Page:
AL WEST has told me that when he was living alone as the only white man in Alatna, Little Mary would frequently come around to invite him to her house for meals. "You no cook for yourself, open cans all time, no good," she would say. After a while, when he commenced to feel embarrassed at the number of times she was inviting him without any reciprocation on his part, she adopted a more tactful approach. She would send one of her little sons just before lunch time to ask Al to help her with some trivial matter, and then he would have to stay for lunch. She would always have some special reason. "You never eat whitefish eggs, you got to try them," she might say, and of course Al could not refuse such an invitation.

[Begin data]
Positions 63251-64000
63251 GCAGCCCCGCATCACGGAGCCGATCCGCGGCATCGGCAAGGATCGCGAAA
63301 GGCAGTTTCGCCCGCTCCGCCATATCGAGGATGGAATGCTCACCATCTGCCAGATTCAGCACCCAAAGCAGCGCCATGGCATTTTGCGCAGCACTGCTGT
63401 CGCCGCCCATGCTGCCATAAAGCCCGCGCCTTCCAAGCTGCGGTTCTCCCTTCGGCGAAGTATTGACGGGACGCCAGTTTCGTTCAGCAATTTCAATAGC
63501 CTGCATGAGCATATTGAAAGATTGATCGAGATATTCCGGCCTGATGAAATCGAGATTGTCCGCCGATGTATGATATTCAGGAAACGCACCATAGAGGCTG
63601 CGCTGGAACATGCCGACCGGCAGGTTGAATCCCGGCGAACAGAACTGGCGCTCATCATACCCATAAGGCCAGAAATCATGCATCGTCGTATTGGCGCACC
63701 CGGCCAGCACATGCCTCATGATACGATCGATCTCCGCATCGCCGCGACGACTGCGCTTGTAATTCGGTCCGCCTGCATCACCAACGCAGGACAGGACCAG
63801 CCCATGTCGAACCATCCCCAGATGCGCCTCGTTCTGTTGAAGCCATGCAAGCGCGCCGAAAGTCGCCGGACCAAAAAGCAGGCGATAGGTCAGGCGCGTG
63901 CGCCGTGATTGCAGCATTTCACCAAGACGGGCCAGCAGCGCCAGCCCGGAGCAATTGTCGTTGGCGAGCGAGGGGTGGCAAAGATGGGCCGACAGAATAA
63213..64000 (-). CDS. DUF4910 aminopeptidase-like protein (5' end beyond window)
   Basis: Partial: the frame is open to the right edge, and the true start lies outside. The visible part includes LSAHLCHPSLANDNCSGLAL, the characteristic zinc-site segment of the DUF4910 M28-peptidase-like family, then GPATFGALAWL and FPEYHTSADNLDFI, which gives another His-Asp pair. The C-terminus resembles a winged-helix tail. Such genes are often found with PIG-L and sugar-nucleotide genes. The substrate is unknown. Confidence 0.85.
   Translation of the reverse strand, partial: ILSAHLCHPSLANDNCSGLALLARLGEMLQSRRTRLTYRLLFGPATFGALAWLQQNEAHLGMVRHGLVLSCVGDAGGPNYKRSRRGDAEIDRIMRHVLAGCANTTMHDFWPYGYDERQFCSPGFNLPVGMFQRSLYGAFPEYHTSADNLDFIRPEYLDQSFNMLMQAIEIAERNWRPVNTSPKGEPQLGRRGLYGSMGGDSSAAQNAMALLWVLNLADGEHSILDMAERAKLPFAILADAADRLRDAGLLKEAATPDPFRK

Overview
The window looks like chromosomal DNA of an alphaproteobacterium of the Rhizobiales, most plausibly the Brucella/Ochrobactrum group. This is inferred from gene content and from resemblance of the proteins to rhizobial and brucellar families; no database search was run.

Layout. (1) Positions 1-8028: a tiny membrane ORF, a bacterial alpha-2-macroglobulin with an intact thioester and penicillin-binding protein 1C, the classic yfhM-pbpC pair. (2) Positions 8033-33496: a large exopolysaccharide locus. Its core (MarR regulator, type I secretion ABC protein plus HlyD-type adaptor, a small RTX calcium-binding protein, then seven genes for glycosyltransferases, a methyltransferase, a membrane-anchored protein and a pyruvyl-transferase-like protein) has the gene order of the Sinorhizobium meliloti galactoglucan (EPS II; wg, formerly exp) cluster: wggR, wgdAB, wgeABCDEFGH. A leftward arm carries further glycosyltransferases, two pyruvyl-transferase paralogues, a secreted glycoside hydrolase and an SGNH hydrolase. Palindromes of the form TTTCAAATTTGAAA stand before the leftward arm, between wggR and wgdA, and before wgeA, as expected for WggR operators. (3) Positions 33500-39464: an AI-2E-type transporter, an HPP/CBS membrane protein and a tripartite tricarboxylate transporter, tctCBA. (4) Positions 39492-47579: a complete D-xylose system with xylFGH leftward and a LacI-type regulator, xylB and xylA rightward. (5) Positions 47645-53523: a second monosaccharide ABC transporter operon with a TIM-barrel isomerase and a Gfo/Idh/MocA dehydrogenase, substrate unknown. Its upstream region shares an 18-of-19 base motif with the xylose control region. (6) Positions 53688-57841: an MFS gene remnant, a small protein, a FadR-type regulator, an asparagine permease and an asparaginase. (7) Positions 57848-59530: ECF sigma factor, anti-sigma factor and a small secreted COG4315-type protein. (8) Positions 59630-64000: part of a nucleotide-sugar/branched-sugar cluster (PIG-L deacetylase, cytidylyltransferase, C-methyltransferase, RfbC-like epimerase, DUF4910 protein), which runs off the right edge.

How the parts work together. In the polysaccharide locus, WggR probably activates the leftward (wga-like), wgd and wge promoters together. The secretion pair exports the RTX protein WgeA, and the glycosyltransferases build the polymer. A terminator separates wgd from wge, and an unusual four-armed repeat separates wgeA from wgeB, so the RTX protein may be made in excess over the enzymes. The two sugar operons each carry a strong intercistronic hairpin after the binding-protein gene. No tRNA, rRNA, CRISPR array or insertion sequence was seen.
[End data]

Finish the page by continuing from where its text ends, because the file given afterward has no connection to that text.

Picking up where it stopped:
This story could just as well be reversed to illustrate the innumerable acts of white kindness to Eskimos. Either way it illustrates the fact that two such divergent races as the whites and the Eskimos are actually living together in almost perfect amity. They are continually exchanging visits in each other's homes, mingling together in conversation, eating together at meals, sharing the same cabins on the trail. At all social events they have standing of equal importance, except that the Eskimo girls are in greater demand than the white women at the dances because they are younger. There